When you encounter exercise pain, pay close attention to exactly what body part is hurting. Sore muscles are a normal result of stretching them beyond what they are used to. Joint or tendon pain, on the other hand, may be an early indication of an injury and need to be treated with respect.
There is an old exercise philosophy that goes like this, "No pain...No gain." Many athletes and fitness buffs have lived by this ethos; including me. I can tell you that discomfort during exercise, and soreness for a period after the workout, is very normal and a good indicator that you are pushing yourself. Exercise pain, on the other hand, is your body's early warning system that something may be in the process of being injured. These warnings should be heeded.
My body is a walking testament to the the previous paragraph. I have a lot of chronic shoulder, wrist and elbow pain as a result of ignoring the pain warnings in my younger years. Now, in my sixth decade on this planet, I can admit to these mistakes. I used incorrect form to lift more weight than I should have. I kept lifting when my joints were telling me to stop. I don't wish this on any of you.
My intention is not to scare you off from strength training. Quite the opposite; I want you to lift. It is far and away the best way to burn fat. Even as you age into senior citizenship, there is no reason to stop lifting. You will very likely have to adapt to your body's needs, however.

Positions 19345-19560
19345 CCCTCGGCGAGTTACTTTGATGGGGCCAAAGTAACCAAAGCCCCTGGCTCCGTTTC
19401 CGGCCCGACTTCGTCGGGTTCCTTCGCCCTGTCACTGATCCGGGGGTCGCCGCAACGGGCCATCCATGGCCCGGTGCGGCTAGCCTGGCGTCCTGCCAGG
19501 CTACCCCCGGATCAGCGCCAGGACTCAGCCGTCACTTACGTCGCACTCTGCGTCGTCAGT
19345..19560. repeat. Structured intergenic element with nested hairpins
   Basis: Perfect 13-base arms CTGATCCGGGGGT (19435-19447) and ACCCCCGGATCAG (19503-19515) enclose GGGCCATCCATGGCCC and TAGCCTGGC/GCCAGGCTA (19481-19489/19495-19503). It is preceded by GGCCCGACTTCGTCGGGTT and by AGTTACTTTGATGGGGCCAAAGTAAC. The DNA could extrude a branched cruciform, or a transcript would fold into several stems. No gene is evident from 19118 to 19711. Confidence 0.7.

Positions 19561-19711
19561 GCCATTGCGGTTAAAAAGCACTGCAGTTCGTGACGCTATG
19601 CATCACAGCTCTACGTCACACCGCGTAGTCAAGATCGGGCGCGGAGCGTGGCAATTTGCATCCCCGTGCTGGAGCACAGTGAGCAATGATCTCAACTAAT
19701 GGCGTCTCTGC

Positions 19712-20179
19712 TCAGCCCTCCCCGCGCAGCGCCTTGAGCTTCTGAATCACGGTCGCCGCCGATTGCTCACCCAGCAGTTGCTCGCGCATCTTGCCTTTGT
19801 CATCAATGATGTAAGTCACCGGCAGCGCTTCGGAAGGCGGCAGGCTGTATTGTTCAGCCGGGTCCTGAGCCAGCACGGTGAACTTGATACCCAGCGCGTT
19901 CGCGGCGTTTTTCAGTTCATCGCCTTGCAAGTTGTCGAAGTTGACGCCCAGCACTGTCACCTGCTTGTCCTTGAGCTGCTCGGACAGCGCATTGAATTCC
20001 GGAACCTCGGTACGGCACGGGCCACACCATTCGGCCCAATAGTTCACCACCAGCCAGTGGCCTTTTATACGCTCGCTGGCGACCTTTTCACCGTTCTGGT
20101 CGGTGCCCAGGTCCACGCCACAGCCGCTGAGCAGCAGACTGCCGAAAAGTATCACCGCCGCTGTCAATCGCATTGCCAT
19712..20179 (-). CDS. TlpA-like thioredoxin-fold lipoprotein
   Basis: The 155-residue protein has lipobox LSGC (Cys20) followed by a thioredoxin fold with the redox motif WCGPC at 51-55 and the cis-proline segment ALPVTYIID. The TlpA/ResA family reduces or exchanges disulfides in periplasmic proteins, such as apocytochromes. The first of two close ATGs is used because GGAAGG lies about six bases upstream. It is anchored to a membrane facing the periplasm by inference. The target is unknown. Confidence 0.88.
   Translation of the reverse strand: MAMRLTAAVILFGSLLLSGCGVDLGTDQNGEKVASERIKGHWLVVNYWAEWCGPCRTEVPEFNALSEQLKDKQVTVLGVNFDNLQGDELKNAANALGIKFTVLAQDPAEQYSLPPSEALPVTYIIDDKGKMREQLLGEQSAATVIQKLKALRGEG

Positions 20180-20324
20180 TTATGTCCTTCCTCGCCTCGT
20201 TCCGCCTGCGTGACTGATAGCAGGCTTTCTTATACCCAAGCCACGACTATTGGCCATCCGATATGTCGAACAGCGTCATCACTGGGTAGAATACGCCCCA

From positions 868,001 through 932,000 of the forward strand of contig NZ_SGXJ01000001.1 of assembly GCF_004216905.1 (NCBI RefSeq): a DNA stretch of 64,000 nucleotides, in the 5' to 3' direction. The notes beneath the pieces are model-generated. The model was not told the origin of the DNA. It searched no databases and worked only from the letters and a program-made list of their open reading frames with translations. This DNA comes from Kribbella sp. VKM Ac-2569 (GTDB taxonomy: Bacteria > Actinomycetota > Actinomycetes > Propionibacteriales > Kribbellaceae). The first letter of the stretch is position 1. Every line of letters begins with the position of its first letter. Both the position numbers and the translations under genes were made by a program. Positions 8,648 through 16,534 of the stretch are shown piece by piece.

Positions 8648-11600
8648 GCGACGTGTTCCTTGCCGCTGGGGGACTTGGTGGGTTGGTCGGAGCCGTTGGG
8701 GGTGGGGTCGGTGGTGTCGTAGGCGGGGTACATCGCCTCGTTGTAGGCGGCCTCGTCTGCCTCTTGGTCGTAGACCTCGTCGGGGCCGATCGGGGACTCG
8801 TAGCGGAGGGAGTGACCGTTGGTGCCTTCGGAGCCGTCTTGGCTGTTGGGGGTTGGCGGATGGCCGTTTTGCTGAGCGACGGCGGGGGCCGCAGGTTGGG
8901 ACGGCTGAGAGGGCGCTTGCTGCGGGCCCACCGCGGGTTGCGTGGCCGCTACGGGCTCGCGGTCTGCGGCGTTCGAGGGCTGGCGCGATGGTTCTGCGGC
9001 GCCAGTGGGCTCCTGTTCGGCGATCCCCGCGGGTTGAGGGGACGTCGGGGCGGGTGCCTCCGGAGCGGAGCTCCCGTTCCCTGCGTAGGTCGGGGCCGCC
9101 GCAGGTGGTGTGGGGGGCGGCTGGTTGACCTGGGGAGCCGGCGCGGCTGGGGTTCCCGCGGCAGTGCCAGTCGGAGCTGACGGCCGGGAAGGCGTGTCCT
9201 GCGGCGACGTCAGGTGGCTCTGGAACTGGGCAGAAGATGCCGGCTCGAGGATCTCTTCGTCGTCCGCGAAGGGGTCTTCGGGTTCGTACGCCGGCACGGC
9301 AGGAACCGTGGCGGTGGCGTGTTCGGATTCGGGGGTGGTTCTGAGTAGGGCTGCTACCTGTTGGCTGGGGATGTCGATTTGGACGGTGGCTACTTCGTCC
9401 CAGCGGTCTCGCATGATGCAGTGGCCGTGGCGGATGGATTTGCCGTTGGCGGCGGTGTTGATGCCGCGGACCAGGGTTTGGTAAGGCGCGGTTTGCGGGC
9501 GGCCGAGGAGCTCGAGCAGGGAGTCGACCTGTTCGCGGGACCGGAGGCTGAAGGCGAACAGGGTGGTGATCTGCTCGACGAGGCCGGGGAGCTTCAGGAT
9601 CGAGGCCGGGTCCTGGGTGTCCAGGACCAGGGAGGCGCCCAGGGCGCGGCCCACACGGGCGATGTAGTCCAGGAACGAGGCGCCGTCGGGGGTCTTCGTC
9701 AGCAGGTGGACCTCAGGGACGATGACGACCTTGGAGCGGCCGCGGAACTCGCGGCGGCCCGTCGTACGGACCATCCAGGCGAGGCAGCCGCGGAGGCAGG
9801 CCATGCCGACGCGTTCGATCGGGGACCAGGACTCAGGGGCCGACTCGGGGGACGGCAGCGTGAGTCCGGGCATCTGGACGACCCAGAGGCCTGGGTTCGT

Let's quickly clarify the difference between excercise pain and soreness or discomfort. Pain is usually a sensation that arises suddenly and is sharp, pointed or shooting. It can be an ache or irritation. The pain we are talking about will usually be focused on a joint or bone. Discomfort when training is quite normal. It's a good indication that you are pushing your muscles to growth beyond where they are today. You may have heard the phrase, "feel the burn." That is what I am talking about. When you feel it, you will know it.
The final issue you will experience is soreness. This will occur a day or two after a workout where you did exercises not recently performed or you added intensity to your workout (more weight, higher reps, etc.). The term typically used for this condition is Delayed Onset Muscle Soreness (DOMS). It will last anywhere from 24 to 72 hours and, in rare occasions, over a week. When I get DOMS, I have found that long, slow stretching periods help me to loosen up and feel a lot less sore. I also stay hydrated with sports drinks (sugar free version) to shorten the DOMS time frame.
As we age, the effects of a lifetime of activity begin to take their toll. This resulting exercise pain, however, can be managed. I will give you my personal examples of how I have kept strength training and kept my pain to a minimum (it hasn't completely gone away...too many mistakes and bad judgement for too many years of lifting).
The most important step that I took was to quit lifting heavy weights. Yes, you read that right. I don't use weight anymore; at least not in the conventional sense. Hopefully, you won't have to take this step with all the information that is available today (including on newleaneryou.com !!).
In place of weights, I use two primary pieces of equipment. Battle ropes and resistance bands. I have found these tools to be a huge blessing to me as I maintain and improve my fitness level. They have allowed me to push my muscles and naturally fit cardio into the same workout. There is very little rest between sets so the workouts are efficient and effective. I rotate using each of these tools to prevent boredom and keep my muscles confused.
I do intend to go back to lighter weights in the near future. When I create, test and implement that plan, I will write about it here. You will be the first to know about my results!!
Hopefully you now understand the difference between normal discomfort and soreness as opposed to exercise pain. Listen to your body and adjust accordingly. Don't let it stop your progress.
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